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CU supports the “FDA Globalization Act of 2009”

February 6, 2009
Honorable John Dingell
U.S. House of Representatives
2328 Rayburn Building
Washington, DC 20515
Honorable Frank Pallone, Jr.
U.S. House of Representatives
237 Cannon Building
Washington, DC 20515
Honorable Bart Stupak
U.S. House of Representatives
2352 Rayburn Building
Washington, DC 20515
Dear Chairmen Dingell, Pallone, and Stupak:
Consumers Union, the non-profit publisher of Consumer Reports, is writing in support of your legislation, the “FDA Globalization Act of 2009.” The U.S. food, drug, device, and cosmetics safety system has been in trouble for a long time; the most recent examples of its failings in the food safety arena are the current outbreak of salmonella in peanut butter, which has killed 8 and sickened over 500, and last summer’s outbreak of salmonella in peppers imported from Mexico. A little over a year ago, contaminated heparin from China sickened hundreds, and is estimated to have contributed to the death of about 200 patients. There are many other examples that demonstrate that the U.S. Food and Drug Administration (FDA) – the agency that is supposed to oversee the safety of an enormous array of consumer products, from peanut butter to heart medication, and many others – is not adequately protecting Americans. Building upon the landmark reforms in the 2007 Food and Drug Administration Amendments Act (FDAAA), which you all achieved, the FDA needs additional significant overhaul.
Your legislation includes several critical provisions that will accomplish significant reform of this beleaguered agency. Among those reforms, your bill will require that all food and drug manufacturing facilities – both foreign and domestic – register with the FDA. This provision will ensure that the agency is able to identify the scope and composition of the industries it is charged with regulating, and will enable the agency to contact responsible individuals especially when safety problems arise. A requirement for traceability in electronic form will help FDA to determine the source of disease outbreaks more quickly and easily. In addition, the requirement that food and drug facilities maintain hazard analyses and safety plans will help to keep dangerous products from reaching the market in the first place.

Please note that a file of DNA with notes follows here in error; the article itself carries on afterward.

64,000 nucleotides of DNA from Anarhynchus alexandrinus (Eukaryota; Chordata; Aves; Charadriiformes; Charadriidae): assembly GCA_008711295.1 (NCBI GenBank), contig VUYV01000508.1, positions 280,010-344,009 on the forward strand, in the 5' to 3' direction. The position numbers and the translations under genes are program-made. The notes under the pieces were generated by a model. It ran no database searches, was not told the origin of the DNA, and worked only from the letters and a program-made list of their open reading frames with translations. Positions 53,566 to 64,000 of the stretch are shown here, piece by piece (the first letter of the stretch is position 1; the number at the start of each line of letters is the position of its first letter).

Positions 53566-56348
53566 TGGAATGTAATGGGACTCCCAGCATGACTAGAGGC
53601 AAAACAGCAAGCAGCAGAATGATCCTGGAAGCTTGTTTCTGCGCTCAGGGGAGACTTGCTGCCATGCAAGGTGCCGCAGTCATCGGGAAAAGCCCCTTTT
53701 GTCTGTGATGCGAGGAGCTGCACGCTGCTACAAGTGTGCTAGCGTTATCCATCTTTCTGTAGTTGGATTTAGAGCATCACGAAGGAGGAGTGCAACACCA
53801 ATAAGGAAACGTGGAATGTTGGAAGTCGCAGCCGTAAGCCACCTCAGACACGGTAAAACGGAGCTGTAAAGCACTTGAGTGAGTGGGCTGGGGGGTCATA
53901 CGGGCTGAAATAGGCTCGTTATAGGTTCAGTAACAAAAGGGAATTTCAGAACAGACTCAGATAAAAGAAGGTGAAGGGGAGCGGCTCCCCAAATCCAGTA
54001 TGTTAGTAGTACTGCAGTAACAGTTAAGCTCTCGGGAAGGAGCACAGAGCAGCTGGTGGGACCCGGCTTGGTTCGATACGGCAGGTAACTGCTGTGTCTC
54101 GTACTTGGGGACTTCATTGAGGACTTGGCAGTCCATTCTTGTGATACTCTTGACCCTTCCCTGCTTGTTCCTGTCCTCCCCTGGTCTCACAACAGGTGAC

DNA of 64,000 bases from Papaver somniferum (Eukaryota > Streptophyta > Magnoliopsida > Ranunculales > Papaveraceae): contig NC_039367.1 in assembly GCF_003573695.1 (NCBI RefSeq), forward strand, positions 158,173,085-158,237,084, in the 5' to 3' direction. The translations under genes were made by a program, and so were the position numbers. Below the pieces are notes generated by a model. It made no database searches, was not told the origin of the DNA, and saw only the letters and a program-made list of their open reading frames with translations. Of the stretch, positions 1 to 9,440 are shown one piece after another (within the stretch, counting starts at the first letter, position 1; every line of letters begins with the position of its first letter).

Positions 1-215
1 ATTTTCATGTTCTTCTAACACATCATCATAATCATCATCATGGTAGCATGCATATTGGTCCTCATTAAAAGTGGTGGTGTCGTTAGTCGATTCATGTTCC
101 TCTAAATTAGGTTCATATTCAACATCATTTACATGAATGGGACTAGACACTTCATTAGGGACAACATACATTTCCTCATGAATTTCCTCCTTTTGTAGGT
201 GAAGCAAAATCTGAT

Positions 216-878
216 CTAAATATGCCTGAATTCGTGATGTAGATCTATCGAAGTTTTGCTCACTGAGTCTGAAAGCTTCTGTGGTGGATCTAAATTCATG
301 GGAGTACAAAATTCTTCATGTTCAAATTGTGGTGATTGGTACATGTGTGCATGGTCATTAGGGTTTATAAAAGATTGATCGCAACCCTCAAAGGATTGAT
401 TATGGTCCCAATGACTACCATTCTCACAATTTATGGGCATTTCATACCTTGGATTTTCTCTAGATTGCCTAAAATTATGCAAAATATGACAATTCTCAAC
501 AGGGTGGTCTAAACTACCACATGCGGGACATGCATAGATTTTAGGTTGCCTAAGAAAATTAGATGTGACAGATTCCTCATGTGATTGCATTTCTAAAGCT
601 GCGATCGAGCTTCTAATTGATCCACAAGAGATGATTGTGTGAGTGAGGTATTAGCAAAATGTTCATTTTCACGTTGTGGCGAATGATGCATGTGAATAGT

Further, the registration fee system established by your legislation will fund the important inspection and safety-related work of the agency. The needs of the agency are great, and funds are in short supply. While fees should not supplant regular appropriations, these fees will help the agency perform long-overdue regular, mandatory facility inspections on a frequent basis. A substantial increase in the penalties that wrongdoers will have to pay will also help to ensure that violations do not simply constitute a “cost of doing business,” and will help to deter those who would seek to put unsafe products into our food and drug supply.
The current outbreak of salmonella in peanut butter – only two years after a similar outbreak from another Georgia peanut butter factory – highlights the need for a few additional reforms which we urge you to consider. Congress should mandate inspections of food facilities at least once a year, and require companies and state agencies to report any test results showing contaminants to the FDA in a timely fashion. Further, in order for consumers to better protect themselves and their families, recall notices should also be improved to include all of the locations where consumers may have encountered unsafe food or drugs.
For far too long, the FDA has come up short in keeping Americans safe from the foods and cosmetics they use every day, and the medications and devices they rely on to make them healthy. Your bill makes critical, long-needed changes to reform the agency. We thank you for your leadership on this issue, and look forward to working with you to help enact strong FDA reform legislation.
Jean Halloran
Director, Food Policy Initiatives
Consumers Union
101 Truman Avenue
Yonkers, NY 10703
Ami V. Gadhia
Policy Counsel
Consumers Union
1101 17th Street NW, Suite 500
Washington, DC 20036
Bill Vaughan
Senior Policy Analyst
Consumers Union
1101 17th Street NW
Suite 500
Washington, DC 20036